Up to date as of January 22, 2010

From Wikisource

Nineteen Propositions
The Nineteen Propositions were a set of demands made on King Charles I of England by the English Parliament in 1642. They were designed to limit the powers of the crown and were sent to the King at York. Charles rejected the proposals on June 2, with the words "Nolumus Leges Angliae mutari" (We are unwilling to change the laws of England). Their rejection represented the beginning of the English Civil War.

Your Majesty's most humble and faithful subjects, the Lords and Commons in Parliament, having nothing in their thoughts and desires more precious and of higher esteem (next to the honour and immediate service of God) than the just and faithful performance of their duty to your Majesty and this kingdom: and being very sensible of the great distractions and distempers, and of the imminent dangers and calamities which those distractions and distempers are like to bring upon your Majesty and your subjects; all which have proceeded from the subtile insinuations, mischievous practices and evil counsels of men disaffected to God's true religion, your Majesty's honour and safety, and the public peace and prosperity of your people, after a serious observation of the causes of those mischiefs, do in all humility and sincerity present to your Majesty their most dutiful petition and advice, that out of your princely wisdom for the establishing your own honour and safety, and gracious tenderness of the welfare and security of your subjects and dominions, you will be pleased to grant and accept these their humble desires and propositions, as the most necessary effectual means, through God's blessing, of removing those jealousies and differences which have unhappily fallen betwixt you and your people, and procuring both your Majesty and them a constant course of honour, peace, and happiness.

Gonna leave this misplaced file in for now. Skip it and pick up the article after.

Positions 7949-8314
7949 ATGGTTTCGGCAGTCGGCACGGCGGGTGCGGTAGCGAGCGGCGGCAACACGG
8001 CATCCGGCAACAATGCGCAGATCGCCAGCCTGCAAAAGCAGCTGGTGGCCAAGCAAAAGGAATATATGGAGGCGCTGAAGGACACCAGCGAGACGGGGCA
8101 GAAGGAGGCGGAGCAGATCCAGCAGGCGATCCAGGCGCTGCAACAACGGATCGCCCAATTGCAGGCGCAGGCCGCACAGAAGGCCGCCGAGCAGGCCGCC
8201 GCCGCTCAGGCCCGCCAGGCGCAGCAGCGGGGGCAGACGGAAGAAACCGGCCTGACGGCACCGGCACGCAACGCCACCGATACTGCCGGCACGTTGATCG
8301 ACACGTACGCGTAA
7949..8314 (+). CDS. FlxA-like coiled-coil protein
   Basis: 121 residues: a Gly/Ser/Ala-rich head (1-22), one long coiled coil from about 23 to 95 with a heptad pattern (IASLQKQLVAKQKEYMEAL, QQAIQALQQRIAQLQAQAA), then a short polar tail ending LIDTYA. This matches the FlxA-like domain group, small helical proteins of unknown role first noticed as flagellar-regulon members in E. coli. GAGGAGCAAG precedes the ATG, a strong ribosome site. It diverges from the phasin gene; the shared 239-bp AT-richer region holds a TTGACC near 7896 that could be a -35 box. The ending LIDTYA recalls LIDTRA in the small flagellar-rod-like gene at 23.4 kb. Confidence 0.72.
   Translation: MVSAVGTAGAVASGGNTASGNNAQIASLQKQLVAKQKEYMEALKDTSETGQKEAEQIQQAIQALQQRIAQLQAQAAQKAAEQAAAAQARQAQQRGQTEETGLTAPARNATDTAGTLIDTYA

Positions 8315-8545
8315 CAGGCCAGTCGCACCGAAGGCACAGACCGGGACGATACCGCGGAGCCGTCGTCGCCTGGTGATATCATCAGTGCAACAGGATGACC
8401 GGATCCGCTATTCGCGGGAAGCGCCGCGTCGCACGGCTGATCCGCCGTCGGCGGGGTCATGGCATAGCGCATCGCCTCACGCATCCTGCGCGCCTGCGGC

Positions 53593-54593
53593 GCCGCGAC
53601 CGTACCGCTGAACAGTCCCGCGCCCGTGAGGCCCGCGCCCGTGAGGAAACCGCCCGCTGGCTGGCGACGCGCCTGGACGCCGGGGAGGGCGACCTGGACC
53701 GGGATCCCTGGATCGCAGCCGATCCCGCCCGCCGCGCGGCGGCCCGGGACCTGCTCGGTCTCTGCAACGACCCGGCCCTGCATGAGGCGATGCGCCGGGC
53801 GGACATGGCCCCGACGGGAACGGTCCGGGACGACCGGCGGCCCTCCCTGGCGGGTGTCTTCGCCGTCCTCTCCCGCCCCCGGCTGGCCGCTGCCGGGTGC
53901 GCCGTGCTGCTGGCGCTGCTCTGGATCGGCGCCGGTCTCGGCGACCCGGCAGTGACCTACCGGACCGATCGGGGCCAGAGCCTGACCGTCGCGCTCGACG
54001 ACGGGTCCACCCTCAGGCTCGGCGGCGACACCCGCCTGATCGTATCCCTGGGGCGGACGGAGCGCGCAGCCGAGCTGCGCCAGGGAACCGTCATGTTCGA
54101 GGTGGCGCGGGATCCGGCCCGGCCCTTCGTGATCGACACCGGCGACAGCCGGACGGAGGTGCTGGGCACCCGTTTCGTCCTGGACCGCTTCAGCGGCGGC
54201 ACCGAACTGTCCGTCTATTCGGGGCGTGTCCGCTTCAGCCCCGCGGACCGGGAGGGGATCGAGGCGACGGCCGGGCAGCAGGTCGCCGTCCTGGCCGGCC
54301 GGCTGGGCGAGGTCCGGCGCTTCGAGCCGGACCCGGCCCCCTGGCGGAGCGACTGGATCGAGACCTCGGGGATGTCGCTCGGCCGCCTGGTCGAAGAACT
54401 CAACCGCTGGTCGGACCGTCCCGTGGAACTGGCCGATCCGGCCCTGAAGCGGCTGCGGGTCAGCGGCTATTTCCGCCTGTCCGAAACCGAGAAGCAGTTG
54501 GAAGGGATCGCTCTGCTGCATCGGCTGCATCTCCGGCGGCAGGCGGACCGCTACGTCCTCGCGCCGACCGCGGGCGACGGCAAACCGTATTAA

The Nineteen Propositions.

1. That the Lords and others of your Majesty's Privy Council, and such great officers and Ministers of State, either at home or beyond the seas, may be put from your Privy Council, and from those offices and employments, excepting such as shall be approved of by both Houses of Parliament; and that the persons put into the places and employments of those that are removed may be approved of by both Houses of Parliament; and that the Privy Councillors shall take an oath for the due execution of their places, in such form as shall be agreed upon by both Houses of Parliament.

2. That the great affairs of the kingdom may not be concluded or transacted by the advice of private men, or by any unknown or unsworn councillors, but that such matters as concern the public, and are proper for the High Court of Parliament, which is your Majesty's great and supreme council, may be debated, resolved and transacted only in Parliament, and not elsewhere: and such as shall presume to do anything to the contrary shall be reserved to the censure and judgment of Parliament: and such other matters of state as are proper for your Majesty's Privy Council shall be debated and concluded by such of the nobility and others as shall from time to time be chosen for that place, by approbation of both Houses of Parliament: and that no public act concerning the affairs of the kingdom, which are proper for your Privy Council, may be esteemed of any validity, as proceeding from the royal authority, unless it be done by the advice and consent of the major part of your Council, attested under their hands: and that your Council may be limited to a certain number, not exceeding five and twenty, nor under fifteen: and if any councillor's place happen to be void in the interval of Parliament, it shall not be supplied without the assent of the major part of the Council, which choice shall be confirmed at the next sitting of Parliament, or else to be void.

3. That the Lord High Steward of England, Lord High Constable, Lord Chancellor, or Lord Keeper of the Great Seal, Lord Treasurer, Lord Privy Seal, Earl Marshall, Lord Admiral, Warden of the Cinque Ports, Chief Governor of Ireland, Chancellor of the Exchequer, Master of the Wards, Secretaries of State, two Chief Justices and Chief Baron, may always be chosen with the approbation of both Houses of Parliament; and in the intervals of Parliament, by assent of the major part of the Council, in such manner as is before expressed in the choice of councillors.

4. That he, or they unto whom the government and education of the King's children shall be committed, shall be approved of by both Houses of Parliament; and in the intervals of Parliament, by the assent of the major part of the Council, in such manner as is before expressed in the choice of councillors; and that all such servants as are now about them, against whom both Houses shall have any just exceptions, shall be removed.